Rapid urbanization began in the 1870s as people flocked to the cities. These urban centers quickly crowded, and many cities became impersonal metropolises that were divided into business, residential, social and ethnic centers. Amidst this chaos, corruption thrived as political bosses ran the city for their own personal gain. It appeared as if the nation was modernizing quicker than it could deal with problems of urbanization.
George Washington Plunkitt: A minor boss in Tammany Hall and a member of the New York State Assembly, he was skilled in winning numerous votes for party candidates by associating with and being kind to the people in New York. He was paid by these candidates, and he received generous rewards.
"Honest Graft": This term, created by George Washington Plunkitt, referred to the police corruption that took place in the Tammany Hall political machine. The practices included paying bribes to make an individual a police officer, to get him a promotion, or to get him to the position of a sergeant.
Boss Tweed: He was an important figure in New York’s political machine, the Tammany Society. He held New York City and state political posts where he increased his power. Forming the Tweed Ring, which bought votes, he controlled New York politics, and encouraged judicial corruption.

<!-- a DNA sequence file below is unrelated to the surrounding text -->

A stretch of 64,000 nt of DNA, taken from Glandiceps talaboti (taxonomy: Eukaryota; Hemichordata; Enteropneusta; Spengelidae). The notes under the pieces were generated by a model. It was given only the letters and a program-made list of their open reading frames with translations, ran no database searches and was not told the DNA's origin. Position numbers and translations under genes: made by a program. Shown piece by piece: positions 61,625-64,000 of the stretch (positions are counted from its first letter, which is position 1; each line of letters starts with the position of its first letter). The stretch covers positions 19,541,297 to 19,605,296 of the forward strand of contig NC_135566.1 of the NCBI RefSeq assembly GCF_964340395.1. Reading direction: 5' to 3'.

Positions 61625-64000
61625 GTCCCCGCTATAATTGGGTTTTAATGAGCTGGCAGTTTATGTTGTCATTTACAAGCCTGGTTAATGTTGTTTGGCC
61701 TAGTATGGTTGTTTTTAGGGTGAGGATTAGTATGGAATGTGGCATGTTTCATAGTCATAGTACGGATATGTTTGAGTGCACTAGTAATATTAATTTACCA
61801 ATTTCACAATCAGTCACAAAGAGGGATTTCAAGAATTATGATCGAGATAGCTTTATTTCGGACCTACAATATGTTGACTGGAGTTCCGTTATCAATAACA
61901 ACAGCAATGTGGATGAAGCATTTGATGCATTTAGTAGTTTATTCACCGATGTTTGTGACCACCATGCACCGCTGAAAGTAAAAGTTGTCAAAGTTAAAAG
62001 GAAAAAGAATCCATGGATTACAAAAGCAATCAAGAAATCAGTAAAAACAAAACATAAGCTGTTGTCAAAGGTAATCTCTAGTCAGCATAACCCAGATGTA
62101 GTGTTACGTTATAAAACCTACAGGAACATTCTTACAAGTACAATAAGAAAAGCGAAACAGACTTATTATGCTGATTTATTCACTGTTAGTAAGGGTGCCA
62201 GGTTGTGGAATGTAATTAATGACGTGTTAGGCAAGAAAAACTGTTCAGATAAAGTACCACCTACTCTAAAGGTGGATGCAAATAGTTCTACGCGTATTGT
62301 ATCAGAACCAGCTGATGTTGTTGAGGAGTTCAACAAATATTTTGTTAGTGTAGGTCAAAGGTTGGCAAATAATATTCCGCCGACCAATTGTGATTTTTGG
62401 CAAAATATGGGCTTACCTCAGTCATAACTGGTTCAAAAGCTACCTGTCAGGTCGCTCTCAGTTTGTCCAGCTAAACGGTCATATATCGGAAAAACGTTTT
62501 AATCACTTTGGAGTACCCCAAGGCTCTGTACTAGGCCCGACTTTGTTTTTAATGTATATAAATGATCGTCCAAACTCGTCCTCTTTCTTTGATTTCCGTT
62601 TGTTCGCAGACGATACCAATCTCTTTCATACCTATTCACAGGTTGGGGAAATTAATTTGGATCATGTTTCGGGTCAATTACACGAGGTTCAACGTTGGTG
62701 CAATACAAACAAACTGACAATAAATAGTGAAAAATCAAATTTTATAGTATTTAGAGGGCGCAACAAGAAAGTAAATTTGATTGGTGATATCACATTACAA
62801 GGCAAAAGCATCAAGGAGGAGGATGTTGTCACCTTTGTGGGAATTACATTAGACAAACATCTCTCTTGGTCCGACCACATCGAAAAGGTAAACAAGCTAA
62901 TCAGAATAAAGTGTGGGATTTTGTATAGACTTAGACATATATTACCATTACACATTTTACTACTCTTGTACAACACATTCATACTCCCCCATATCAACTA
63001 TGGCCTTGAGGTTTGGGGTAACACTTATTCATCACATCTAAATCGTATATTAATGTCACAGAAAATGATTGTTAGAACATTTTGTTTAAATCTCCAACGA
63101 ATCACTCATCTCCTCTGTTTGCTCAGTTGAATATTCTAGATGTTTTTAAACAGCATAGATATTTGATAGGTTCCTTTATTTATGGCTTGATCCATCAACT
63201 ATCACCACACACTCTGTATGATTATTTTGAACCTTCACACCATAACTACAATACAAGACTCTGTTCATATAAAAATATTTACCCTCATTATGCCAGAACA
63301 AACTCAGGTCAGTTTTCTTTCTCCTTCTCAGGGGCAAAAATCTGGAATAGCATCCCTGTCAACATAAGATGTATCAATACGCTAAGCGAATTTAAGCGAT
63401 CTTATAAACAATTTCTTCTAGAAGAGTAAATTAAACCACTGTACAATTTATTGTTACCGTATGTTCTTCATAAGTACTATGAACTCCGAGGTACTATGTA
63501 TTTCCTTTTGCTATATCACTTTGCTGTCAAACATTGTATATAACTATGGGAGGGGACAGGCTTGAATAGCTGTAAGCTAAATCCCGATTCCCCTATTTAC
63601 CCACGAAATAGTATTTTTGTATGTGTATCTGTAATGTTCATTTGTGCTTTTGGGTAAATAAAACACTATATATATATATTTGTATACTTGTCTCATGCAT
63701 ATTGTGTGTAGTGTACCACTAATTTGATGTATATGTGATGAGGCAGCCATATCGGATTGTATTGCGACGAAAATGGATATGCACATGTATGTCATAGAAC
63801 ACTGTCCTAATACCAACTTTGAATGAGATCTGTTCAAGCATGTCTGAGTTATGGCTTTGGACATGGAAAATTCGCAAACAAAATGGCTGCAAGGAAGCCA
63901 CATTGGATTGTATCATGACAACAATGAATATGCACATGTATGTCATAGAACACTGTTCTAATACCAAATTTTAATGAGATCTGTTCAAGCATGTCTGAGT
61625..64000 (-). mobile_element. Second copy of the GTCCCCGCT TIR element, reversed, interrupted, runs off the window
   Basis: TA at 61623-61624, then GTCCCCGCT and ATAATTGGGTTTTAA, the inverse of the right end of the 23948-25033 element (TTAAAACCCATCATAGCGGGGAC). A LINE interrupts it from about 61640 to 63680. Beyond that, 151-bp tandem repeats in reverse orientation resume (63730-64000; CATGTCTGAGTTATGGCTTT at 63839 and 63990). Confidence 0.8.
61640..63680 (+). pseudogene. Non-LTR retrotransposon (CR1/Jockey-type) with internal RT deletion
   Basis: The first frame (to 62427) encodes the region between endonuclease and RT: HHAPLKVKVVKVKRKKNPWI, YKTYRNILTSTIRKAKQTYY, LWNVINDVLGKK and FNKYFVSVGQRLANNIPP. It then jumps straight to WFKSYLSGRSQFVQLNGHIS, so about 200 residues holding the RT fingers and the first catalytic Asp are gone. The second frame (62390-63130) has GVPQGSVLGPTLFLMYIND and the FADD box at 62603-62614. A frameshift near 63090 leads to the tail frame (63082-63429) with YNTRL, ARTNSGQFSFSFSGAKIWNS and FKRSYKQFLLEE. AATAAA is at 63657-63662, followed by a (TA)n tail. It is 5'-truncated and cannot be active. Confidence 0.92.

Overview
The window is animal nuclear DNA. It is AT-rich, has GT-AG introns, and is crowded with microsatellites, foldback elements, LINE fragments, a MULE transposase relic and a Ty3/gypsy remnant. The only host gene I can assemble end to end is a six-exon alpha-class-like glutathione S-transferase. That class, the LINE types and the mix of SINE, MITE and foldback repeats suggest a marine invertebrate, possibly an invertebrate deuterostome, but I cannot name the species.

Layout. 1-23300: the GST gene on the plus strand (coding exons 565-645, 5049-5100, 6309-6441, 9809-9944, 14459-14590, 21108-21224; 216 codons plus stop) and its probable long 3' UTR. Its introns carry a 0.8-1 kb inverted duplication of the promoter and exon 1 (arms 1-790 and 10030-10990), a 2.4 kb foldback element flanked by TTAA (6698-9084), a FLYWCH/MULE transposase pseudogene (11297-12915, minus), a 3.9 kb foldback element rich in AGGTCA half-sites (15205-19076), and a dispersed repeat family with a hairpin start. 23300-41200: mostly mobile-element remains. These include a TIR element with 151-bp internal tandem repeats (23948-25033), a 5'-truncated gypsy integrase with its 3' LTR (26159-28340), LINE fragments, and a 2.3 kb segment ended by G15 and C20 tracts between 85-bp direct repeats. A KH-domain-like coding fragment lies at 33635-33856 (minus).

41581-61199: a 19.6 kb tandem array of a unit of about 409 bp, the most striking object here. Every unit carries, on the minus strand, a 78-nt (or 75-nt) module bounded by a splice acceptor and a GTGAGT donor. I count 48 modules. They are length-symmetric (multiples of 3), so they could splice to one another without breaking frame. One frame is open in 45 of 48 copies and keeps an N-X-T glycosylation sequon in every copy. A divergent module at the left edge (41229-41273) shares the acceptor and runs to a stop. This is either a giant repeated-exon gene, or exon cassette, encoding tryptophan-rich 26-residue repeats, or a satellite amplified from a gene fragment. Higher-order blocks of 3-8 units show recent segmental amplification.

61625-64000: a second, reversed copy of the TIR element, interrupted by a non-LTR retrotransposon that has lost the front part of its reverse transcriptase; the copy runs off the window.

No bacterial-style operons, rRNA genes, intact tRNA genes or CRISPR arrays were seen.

Boss George B. Cox: Cox, the boss of Cincinnati’s Republican political machine, had a reputation for being one of the most honest bosses. He worked his way up the ladder from being a newspaper boy to being the head of the political machine. In addition, he helped with many public works in the city.
Tammany Hall: Founded by anti-federalist William Mooney, it is the name for the New York Democratic party machine, also known as the Tammany Society, whose supposed goal was to preserve democratic institutions. However, Tammany Hall gained a great reputation for its corrupt practices, and was opposed by reform groups. It began to gain power with the rise of Boss Tweed in 1868. Its leader, Alfred E. Smith, ran for president of the United States.
Thomas Nast: A political cartoonist and caricaturist, he became an illustrator for Frank Leslie’s Illustrated Newspaper in 1855. He later worked for Harper’s Weekly. He was best known for his cartoons slandering the corrupt Tammany ring of New York during the period from 1869 to 1872.
Streetcar Suburbs: The creation of electric streetcar systems allowed families to move farther from the city’s center. Streetcar companies purchased land on the city’s periphery and made tremendous profits on the sale of the real estate. The streetcar system allowed people to live farther away from their work. This facilitated the move away from the city’s center.
Tenements: Built by a landlord, tenements were small housing units that were extremely overcrowded, poorly built, and that contained filth. There was a lack of fresh air and light in these housing units, and in addition, they were inhabited mainly by new immigrants. The worst tenements became known as slums.